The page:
It takes a village – Welcoming students into a citywide entrepreneurship ecosystem
Techstars' Startup Week™ Dublin, powered by Dublin City Council, brought over 3500 entrepreneurs, local leaders and friends together over five days to build momentum and foster innovation around the city in October. Over 90 free events were held throughout the city, ranging in themes of Entrepreneurship101, UX Design, Scaling, Investment and more. Linking the initiative to academic learning, first year students of the new DCU Business School LIFE (Learning Innovation for Enterprise) module were required to self-select and attend one StartUpWeek event, reflecting on the experience as one of their module assignments.
Dr. Roisin Lyons, module coordinator for LIFE, also acted as University Track Captain for StartUpWeek and used this role to support the creation of student-focused events, and to curate a schedule of student-friendly ones.
“My role was to encourage third level (higher education) institutes and their students to engage in the network and events, and to curate events with the student in mind. We were delighted that events ran in five of our higher education institutions across the city. We also organised a number of key events specifically for the students”.
By reaching out to other higher education (3rd level) institutions in the city with the concept and teaching resources, the initiative scaled. Multiple student events were developed by collaborating inter-varsity entrepreneurship societies and partners, with educators from varying faculties and institutes working together as guardians for collective student bodies (taking attendance, monitoring behaviour). It is estimated that over 900 students engaged in events during StartUpWeek Dublin as a result. Events curated for students saw a number of inspiring national and international entrepreneurs share stories of their journey, through events that included:
- ‘Student to Startup’ (TalentGarden Coworking Space, DCU). Panel event discussing how starting a company during college years impacts your future career.
- ‘Study and Startups: How to leverage both’ (Trinity College). Five student entrepreneurs discuss their companies and the challenges/opportunities of entrepreneurship.
The networking opportunities for students were everywhere for the industry-ready students. For more anxious students, organised meetups before events, walk-togethers and on-campus options helped them to feel comfortable. There were events related to immigrant, non-binary and disability entrepreneurship topics, social enterprise, non-profit and many others to suit all interests.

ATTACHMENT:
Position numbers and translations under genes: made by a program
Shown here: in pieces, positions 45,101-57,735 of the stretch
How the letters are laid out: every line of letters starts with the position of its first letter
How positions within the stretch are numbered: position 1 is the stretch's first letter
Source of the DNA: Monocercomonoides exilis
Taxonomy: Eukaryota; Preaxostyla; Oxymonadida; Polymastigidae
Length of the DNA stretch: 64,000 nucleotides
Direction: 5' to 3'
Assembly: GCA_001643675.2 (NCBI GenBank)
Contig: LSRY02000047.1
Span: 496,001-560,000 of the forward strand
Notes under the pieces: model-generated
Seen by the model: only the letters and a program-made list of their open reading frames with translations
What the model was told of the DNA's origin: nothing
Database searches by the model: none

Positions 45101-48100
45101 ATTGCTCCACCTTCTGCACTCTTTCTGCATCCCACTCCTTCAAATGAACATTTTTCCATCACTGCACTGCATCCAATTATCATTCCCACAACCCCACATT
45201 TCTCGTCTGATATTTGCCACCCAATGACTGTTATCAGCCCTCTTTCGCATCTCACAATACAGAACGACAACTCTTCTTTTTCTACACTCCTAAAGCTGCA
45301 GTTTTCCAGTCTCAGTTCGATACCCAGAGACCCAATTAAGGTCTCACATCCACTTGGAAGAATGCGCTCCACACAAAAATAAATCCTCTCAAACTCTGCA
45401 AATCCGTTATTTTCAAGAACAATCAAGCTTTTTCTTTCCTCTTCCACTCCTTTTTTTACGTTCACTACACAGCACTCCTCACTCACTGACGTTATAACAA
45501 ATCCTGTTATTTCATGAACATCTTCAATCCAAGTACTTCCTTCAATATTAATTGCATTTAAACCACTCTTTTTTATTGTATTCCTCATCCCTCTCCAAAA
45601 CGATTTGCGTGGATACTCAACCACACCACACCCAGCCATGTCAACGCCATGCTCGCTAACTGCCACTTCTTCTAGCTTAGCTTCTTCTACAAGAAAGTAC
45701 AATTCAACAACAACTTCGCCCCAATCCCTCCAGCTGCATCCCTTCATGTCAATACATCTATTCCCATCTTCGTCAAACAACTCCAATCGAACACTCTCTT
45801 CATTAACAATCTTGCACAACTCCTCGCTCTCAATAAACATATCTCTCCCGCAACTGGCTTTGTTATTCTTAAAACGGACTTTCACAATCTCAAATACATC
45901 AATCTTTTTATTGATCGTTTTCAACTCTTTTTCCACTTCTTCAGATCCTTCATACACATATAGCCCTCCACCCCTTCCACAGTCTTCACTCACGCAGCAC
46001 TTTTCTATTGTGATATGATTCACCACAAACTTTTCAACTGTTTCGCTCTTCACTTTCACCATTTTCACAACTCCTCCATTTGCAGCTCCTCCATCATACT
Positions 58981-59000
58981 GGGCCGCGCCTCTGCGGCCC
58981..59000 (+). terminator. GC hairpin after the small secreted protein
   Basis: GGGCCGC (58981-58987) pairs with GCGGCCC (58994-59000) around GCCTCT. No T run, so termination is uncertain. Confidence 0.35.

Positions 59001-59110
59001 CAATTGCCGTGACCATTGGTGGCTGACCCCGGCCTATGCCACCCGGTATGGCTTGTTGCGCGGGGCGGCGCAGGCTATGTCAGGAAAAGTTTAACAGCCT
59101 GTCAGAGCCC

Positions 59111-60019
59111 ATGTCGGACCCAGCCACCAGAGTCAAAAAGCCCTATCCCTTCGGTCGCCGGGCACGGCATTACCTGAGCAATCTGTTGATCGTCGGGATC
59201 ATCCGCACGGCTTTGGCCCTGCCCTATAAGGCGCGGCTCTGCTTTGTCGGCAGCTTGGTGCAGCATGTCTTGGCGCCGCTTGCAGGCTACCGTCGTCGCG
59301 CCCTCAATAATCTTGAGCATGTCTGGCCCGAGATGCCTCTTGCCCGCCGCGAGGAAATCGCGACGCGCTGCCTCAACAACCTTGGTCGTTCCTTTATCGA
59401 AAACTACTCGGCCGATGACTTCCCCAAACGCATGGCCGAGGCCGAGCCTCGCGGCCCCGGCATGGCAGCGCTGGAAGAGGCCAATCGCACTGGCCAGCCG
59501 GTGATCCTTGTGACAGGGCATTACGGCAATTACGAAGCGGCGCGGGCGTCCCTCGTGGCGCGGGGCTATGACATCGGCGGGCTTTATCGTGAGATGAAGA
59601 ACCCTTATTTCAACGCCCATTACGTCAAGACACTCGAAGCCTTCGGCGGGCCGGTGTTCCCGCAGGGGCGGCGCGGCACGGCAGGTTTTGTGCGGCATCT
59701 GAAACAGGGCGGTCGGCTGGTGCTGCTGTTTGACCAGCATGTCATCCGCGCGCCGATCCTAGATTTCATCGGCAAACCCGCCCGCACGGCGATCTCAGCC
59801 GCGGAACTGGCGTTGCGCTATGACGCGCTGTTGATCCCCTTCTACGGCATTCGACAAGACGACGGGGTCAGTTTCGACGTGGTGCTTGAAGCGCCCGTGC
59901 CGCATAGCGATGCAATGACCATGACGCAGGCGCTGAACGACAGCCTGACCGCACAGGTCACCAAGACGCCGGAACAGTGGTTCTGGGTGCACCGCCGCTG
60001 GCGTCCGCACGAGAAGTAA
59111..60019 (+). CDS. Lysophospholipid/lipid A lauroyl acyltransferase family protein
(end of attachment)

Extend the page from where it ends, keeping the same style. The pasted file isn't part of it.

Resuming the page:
Within the teaching of enterprise and entrepreneurship education, the integration of industry engagement into the curriculum provides opportunities for students to gain a network, an authentic understanding of the world of work, and to develop their mastery of business concepts. The use of guest speakers and industry links develops entrepreneurial self-efficacy in students, a belief in ones’ own capability to act as an entrepreneur and attain success during the new venture creation. When students have the option to learn vicariously from industry leaders and entrepreneurs they get a sense of realism that is challenging to emulate in the classroom (‘you can’t be what you can’t see’).
The impact of this initiative was palpable during the week itself, and we’re continuing to see ripple effects. During the week itself a number of the LIFE students engaged in a social innovation hackathon and won first place. Others were offered mentorship and internships in the days following start-up networking events. Both collaborating entrepreneurship/start-up student societies noted a drastic increase in members following the week of events, with the majority signing up during the events themselves.
Students expressed genuine interest and excitement about the events they attended, and many have noted that entrepreneurship as a career or journey is less daunting due to watching so many engage with it (“they all seemed like just normal people”). Even watching the public attend sessions and take notes encouraged students to see the inherent value of the experiences before them. The reaction of the business community who engaged and interacted with the students were also extremely positive. Kevin Murphy, founder of 2GoCup who spoke at one of the student events during StartUpWeek, commented;
“Fantastic initiative to help show students the potential on acting on ideas and developing concept/theory into a reality. Should absolutely become part of the college courses available in the applicable school(s) in university”.
The initiative will be grown in scale and size next year with even more universities and colleges becoming involved, and potentially some second level institutes as well. A subcommittee is currently being formed and plans are underway to develop an app for students to register and ‘check in’ to events, share information and stay connected to the ecosystem.
We as educators cannot operate in a bubble in our institutions. Not only should we be encouraging our students into these communities, but our institutions should be steadfast and visible leaders in these initiatives. Entrepreneurship and innovation has permeated every village, town and city. Whilst many initiatives may not have the scale of Dublin StartUpWeek, they will still have enough to create a unique experience for class cohorts. All that is needed is some forward planning in modules, a considered effort to engage in the organising of one of these initiatives, and a receptive climate from industry and external community builders.
If you have any questions about this article please email Caroline Enright at firstname.lastname@example.org
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